Iran’s Rouhani Not a Sure Bet in Presidential Elections

Iranians will go to the polls Friday, the same day Donald Trump begins his first foreign trip as U.S. President arriving in Saudi Arabia, where the kingdom’s leaders vowed this month to start “the battle against Iran.”

Trump and America have figured prominently in Iran’s presidential election campaigning with hardliners on the Principilist wing of Iranian politics claiming the legacy of Ayatollah Ruhollah Khomeini, founder of the Islamic Republic of Iran, who used to argue, “All our troubles are caused by this America.”

Seemingly encouraged by the country’s Supreme Leader, Ayatollah Ali Khamenei, hardliners have accused incumbent Hassan Rouhani of wanting to import Western decadence and to open up Iran to the destructive power of U.S. business.

At the same time, they’ve focused on economic populism, denouncing Rouhani, a pragmatic Conservative, for failing to alleviate poverty and to provide the economic benefits he promised would flow from the signing of a nuclear deal with global powers.

The hardliners’ message may be contradictory, but their labeling Rouhani and his supporters as elitists, combined with their campaign pledges to provide new monthly unemployment benefits and a public works program to generate jobs for the mostazafin (downtrodden) means the incumbent’s re-election isn’t certain.

Rouhani not a sure thing

A bruised Rouhani may struggle to secure enough votes to avoid a second ballot, prompting some analysts to predict he might lose in a run-off against Ebrahim Raisi, a former prosecutor Khamenei has helped build up, appointing him last year to oversee Iran’s largest shrine and its charitable foundation.

“Rouhani may not be a sure bet,” argues Exotix Partners, a U.S. investment firm in a note to investors.

“Every president since the revolution has won re-election (i.e. enjoyed sufficient popular and deep state support) for a second term.  Rouhani’s (or, rather the Pragmatists’) challenge is that the détente pursued with the West, i.e. conceding on nuclear development in return for partial sanctions relief, has not delivered as much economic benefit as hoped for.  And the economy, as in most elections, appears to be the issue of most concern to voters,” conclude the firm’s analysts Hasnain Malik and Stuart Culverhouse.

Raisi’s challenge was boosted Monday by the withdrawal from the election contest of another Principilist, Muhammad Baqer Qalibaf, a retired general and now the mayor of Iran’s capital, Tehran.  He has swung his support behind Raisi, leaving the former prosecutor as the lone hardliner challenging Rouhani, saying he was doing so for the “preservation of the interests of the people, the revolution, and the country.”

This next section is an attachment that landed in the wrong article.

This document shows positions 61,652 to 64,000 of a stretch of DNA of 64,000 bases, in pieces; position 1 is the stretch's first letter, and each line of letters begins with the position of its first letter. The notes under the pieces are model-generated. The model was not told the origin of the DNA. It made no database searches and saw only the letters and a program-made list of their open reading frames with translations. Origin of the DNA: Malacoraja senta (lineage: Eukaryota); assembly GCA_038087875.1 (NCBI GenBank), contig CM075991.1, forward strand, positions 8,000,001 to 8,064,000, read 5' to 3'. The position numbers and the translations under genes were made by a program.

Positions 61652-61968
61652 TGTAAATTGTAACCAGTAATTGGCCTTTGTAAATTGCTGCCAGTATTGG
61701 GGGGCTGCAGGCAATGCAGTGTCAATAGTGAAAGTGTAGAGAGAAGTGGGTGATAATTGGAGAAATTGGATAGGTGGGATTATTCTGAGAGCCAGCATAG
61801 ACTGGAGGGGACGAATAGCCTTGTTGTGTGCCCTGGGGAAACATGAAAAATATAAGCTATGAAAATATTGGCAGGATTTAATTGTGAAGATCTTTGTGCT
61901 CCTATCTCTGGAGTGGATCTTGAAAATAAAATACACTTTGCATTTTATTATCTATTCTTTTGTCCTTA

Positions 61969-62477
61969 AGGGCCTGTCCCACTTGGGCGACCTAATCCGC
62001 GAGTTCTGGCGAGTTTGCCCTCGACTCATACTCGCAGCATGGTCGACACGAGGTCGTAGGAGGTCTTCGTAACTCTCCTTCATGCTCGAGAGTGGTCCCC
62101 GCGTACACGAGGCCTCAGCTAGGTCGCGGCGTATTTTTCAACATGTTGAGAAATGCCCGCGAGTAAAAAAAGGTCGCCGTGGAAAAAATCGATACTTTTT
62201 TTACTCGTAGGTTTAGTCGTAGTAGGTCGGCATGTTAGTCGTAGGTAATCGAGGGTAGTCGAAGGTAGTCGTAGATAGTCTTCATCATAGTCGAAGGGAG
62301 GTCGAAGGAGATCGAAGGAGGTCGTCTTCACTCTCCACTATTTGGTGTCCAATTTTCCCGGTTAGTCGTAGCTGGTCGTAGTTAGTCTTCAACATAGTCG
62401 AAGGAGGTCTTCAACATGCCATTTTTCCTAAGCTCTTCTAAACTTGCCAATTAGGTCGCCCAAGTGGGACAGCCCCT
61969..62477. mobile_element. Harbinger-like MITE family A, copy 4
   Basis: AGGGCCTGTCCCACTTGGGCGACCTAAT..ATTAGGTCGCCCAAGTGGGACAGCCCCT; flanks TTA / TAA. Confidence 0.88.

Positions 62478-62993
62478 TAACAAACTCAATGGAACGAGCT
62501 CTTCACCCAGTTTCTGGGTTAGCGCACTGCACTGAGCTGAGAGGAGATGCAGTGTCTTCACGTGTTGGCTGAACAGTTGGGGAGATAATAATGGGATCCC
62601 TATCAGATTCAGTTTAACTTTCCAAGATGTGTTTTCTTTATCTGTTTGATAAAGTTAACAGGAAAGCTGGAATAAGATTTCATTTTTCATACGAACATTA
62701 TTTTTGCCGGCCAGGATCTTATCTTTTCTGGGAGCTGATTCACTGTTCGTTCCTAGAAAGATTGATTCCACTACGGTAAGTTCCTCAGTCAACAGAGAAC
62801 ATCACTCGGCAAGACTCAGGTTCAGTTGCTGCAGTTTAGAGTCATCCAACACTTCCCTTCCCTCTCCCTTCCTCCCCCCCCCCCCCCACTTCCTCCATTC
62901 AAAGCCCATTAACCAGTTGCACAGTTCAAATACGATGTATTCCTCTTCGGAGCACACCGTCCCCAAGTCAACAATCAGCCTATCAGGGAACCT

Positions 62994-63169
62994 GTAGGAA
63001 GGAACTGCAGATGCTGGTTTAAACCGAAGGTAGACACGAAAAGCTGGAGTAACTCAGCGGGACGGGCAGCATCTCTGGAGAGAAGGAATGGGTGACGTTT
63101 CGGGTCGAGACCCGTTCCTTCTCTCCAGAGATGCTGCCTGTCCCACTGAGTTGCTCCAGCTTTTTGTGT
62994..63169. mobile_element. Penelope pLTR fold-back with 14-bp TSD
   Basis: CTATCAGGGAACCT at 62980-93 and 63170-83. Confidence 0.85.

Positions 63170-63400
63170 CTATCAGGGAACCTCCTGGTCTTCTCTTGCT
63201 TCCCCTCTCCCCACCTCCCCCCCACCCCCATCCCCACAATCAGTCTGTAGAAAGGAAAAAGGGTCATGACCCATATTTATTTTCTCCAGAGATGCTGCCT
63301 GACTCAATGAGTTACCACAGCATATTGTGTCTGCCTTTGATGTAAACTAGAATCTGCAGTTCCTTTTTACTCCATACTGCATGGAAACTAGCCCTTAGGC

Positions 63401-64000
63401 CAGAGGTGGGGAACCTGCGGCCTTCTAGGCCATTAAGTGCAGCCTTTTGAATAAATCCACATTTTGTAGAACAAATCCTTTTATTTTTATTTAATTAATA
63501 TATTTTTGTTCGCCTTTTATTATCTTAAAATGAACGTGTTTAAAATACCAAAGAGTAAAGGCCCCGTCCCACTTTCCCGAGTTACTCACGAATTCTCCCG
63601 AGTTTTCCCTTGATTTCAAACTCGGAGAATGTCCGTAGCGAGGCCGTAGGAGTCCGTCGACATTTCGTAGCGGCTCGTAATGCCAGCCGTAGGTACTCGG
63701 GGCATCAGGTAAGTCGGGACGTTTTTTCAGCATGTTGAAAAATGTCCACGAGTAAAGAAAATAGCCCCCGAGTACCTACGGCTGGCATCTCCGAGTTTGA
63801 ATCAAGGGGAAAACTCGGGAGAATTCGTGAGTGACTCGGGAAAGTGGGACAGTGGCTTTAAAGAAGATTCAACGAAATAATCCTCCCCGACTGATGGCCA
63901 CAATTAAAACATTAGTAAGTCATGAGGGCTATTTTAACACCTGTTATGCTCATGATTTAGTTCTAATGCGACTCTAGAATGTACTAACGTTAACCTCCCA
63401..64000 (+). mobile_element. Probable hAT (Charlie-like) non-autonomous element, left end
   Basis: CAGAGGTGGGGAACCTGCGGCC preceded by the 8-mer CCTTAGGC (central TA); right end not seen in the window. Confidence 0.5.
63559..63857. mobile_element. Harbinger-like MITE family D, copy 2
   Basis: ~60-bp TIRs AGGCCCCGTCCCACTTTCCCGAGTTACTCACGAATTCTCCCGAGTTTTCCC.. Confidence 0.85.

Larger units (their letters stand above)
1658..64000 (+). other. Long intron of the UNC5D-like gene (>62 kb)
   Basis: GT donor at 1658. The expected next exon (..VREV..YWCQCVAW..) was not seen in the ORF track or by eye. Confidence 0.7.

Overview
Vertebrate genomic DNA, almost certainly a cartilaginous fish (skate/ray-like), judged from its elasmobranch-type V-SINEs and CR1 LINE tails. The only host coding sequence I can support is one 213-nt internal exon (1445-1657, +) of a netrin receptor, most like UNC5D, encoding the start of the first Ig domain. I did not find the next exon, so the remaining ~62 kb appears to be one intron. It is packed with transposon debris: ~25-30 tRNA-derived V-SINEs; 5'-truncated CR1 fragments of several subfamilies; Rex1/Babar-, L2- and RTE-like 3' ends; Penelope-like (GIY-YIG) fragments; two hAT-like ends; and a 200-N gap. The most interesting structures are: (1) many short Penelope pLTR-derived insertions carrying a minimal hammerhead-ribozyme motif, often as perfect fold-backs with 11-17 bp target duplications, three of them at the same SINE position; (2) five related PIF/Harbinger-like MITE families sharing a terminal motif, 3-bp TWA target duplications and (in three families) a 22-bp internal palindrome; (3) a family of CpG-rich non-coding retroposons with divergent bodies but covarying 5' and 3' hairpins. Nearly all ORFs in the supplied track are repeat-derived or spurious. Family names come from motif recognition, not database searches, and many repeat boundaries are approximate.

But it isn’t clear that all  Qalibaf’s supporters will heed his call.  On the Principilist [hardline] spectrum, Qalibaf is more modernist than Raisi, who as a prosecutor and revolutionary judge sent hundreds of dissenters and political prisoners to their deaths.

Khamenei’s Rouhani criticism

Khamenei hasn’t officially endorsed Raisi, but he has kept up criticism of Rouhani, which is at least marking out what Iran’s Supreme Leader expects from a second-term Rouhani.

In March, in an Iranian New Year speech, he announced the next 12 months would be the “Year of Resistance Economy” and in a video the same month he offered a thinly-disguised critique of the Rouhani administration, saying, “I am aware of the people’s situation; therefore, I can sense the bitterness of the people, especially the lower classes, from economic problems such as inflation, unemployment, discrimination, equality and social harms.”

Last week, Khamenei maintained his drumbeat of disapproval of Rouhani, dismissing the idea that war with the West had been averted by the nuclear diplomacy and dismissing a U.N. education program endorsed by the Rouhani administration promoting gender equality and life-long learning opportunities.  

Khamenei and Raisi are “playing on old fears of international interference in an attempt to see off reform in the Islamic Republic,” argues Sanam Vakil, an analyst with the London-based Chatham House.

Some observers note the majority of Iranians tend to pick the “anti-establishment” candidate in the line-up of regime-approved contenders.  That held true in 1997 with the election of reformer Seyyed Mohammad Khatami, who threw his support Monday behind Rouhani.  In a video he argued Rouhani had managed “to make great accomplishments” despite “facing limitations, problems, and high expectations.”

“A Rouhani victory would signal popular support for his policies of economic and political integration as well as moderation,” according to Vakil.  While a Raisi win “could usher in a more confrontational approach to domestic and regional policies,” she warns.

 

дата публікації: 16-05-2017

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